Teachers should emphasize digital and traditional literacy to help students acquire enough knowledge on a subject to know whether an online source is reliable, journalist Annie Murphy Paul writes in this blog post. Paul cites a recent Pew Research Center survey of middle- and high-school teachers who say students expect to find information quickly because of search engines like Google and don’t dig deeply enough.Paul offers three tips to improve students’ research skills, such as requiring students to read nonfiction books.

Has the Internet changed the way students conduct research?

Yes, and not always for the better, reports to a study released last week by the Pew Research Center, “How Teens Do Research in the Digital World.” According to a survey of more than 2,000 middle and high school teachers, “research” for today’s students means “Googling,” and as a result, doing research “has shifted from a relatively slow process of intellectual curiosity and discovery to a fast-paced, short-term exercise aimed at locating just enough information to complete an assignment.”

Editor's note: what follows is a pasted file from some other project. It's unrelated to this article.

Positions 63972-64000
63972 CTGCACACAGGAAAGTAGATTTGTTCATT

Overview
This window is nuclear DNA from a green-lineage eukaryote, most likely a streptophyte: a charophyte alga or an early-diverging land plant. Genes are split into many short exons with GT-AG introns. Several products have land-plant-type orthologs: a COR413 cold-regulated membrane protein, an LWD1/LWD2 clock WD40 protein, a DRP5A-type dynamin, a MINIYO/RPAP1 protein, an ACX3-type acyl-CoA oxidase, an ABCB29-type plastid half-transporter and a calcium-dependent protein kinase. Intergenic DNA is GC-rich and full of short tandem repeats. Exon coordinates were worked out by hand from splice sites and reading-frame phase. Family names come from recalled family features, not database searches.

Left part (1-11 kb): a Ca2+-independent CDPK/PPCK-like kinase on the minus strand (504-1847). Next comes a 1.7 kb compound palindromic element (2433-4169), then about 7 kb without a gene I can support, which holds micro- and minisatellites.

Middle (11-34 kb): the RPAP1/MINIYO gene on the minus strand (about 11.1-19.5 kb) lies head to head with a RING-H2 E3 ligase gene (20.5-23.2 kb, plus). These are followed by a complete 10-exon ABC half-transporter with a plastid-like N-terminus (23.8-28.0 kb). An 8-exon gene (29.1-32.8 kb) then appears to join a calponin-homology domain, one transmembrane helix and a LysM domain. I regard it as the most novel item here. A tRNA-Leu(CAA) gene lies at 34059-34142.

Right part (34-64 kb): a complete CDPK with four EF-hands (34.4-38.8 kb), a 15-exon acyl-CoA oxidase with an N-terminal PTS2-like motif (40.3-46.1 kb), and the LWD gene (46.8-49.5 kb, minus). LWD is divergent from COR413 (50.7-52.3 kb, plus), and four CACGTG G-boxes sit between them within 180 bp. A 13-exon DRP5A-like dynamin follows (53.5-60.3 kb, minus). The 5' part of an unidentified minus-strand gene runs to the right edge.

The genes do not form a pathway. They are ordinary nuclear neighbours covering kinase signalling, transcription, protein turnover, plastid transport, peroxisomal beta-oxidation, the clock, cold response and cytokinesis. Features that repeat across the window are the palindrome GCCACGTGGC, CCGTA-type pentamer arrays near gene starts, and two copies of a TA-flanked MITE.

While teachers in the survey acknowledge the benefits of the web for students—great depth and breadth of information, material presented in engaging multimedia formats, and the opportunity to become self-directed and self-reliant researchers—many of them express concern that easily-distracted students with short attention spans are not developing the skills required to do deep, original research.

From the report: “Some 77% of advanced placement (AP) and National Writing Project (NWP) teachers surveyed say that the internet and digital search tools have had a ‘mostly positive’ impacton their students’ research work. At the same time, 76% of teachers surveyed ‘strongly agree’ with the assertion that internet search engines have conditioned students to expect to be able to find information quickly and easily.”

Here are a few ways teachers, parents and others can help students go beyond Google.

 Continue Reading: KQED.org/Mind/Shift blog

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